skip to main content

Search for: All records

Creators/Authors contains: "Chen, Yuechen"

Note: When clicking on a Digital Object Identifier (DOI) number, you will be taken to an external site maintained by the publisher. Some full text articles may not yet be available without a charge during the embargo (administrative interval).
What is a DOI Number?

Some links on this page may take you to non-federal websites. Their policies may differ from this site.

  1. Free, publicly-accessible full text available January 1, 2024
  2. Free, publicly-accessible full text available January 1, 2024
  3. null (Ed.)
  4. Approximate communication is being seriously considered as an effective technique for reducing power consumption and improving the communication efficiency of network-on-chips (NoCs). A major problem faced by these techniques is quality control: how do we ensure that the network will transmit data with sufficient accuracy for applications to produce acceptable results? Previous methods that addressed this issue require each application to calculate the approximation level for every piece of approximable data, which takes hundreds of cycles. So the approximation information is often not available when a request packet is transmitted. Therefore, the reply packet with the approximable data is transmitted with unnecessarily absolute accuracy, reducing the effectiveness of approximate communication. In this paper, we propose a hardware-based quality management framework for approximate communication to minimize the time needed for the approximation level calculation. The proposed framework employs a configuration algorithm to continuously adjust the quality of every piece of data based on the difference between the output quality and the application's quality requirement. When the proposed framework is implemented in a network, every request packet can be transmitted with the updated approximation level. This framework results in fewer flits in each data packet and reduces traffic in NoCs while meeting the quality requirements of applications. Our cycle-accurate simulation using the AxBench benchmark suite shows that the proposed online quality management framework can reduce network latency by up to 52% and dynamic power consumption by 59% compared to previous approximate communication techniques while ensuring 95% output quality. This hardware-software codesign incurs 1% area overhead over previous techniques.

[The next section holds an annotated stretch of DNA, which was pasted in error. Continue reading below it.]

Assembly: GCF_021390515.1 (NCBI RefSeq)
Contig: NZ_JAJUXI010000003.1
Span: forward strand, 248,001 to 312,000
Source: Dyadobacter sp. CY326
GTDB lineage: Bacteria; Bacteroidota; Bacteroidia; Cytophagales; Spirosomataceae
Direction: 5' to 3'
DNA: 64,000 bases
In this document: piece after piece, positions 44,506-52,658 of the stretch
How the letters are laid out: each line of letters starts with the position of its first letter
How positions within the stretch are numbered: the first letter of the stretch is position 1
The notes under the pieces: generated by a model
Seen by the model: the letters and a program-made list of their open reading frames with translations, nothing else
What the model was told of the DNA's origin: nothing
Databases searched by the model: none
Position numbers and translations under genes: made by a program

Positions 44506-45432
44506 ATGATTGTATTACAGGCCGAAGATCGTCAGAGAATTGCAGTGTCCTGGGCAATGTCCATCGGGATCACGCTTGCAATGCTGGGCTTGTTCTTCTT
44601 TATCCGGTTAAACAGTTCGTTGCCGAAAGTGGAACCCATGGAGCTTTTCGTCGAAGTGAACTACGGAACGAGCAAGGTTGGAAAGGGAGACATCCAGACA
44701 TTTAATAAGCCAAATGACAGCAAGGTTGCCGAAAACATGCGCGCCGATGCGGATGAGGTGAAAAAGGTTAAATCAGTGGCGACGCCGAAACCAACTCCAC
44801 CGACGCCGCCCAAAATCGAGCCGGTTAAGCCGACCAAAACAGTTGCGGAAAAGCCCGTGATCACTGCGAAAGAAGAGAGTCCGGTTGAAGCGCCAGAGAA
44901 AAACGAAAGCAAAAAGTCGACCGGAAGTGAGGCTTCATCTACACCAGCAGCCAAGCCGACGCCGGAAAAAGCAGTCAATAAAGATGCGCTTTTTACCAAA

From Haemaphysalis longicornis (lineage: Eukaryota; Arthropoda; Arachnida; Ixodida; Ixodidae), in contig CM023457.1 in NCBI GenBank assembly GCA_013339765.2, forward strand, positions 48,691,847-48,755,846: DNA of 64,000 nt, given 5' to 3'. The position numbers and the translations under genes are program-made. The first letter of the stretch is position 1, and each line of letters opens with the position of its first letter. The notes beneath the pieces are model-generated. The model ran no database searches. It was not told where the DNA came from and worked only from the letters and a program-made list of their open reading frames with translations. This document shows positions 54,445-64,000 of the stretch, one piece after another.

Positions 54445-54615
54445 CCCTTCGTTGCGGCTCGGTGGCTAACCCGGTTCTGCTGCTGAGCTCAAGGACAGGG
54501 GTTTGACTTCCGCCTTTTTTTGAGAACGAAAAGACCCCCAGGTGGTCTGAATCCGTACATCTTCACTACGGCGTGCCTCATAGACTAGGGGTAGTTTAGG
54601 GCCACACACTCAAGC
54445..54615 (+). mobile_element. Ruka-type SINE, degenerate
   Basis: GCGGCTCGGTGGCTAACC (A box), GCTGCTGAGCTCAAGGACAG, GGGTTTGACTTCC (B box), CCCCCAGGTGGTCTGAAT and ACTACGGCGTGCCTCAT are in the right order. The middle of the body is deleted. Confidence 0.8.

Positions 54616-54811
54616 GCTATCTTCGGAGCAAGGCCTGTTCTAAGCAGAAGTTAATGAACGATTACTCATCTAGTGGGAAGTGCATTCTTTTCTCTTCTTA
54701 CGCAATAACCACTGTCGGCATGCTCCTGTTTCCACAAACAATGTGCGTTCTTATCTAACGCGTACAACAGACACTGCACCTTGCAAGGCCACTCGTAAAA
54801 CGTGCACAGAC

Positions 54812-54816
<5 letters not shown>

more » « less
  5. Network-on-Chips (NoCs) have emerged as the standard on-chip communication fabrics for multi/many core systems and system on chips. However, as the number of cores on chip increases, so does power consumption. Recent studies have shown that NoC power consumption can reach up to 40% of the overall chip power. Considerable research efforts have been deployed to significantly reduce NoC power consumption. In this paper, we build on approximate computing techniques and propose an approximate communication methodology called DEC-NoC for reducing NoC power consumption. The proposed DEC-NoC leverages applications' error tolerance and dynamically reduces the amount of error checking and correction in packet transmission, which results in a significant reduction in the number of retransmitted packets. The reduction in packet retransmission results in reduced power consumption. Our cycle accurate simulation using PARSEC benchmark suites shows that DEC-NoC achieves up to 56% latency reduction and up to 58% dynamic power reduction compared to NoC architectures with conventional error control techniques. 
    more » « less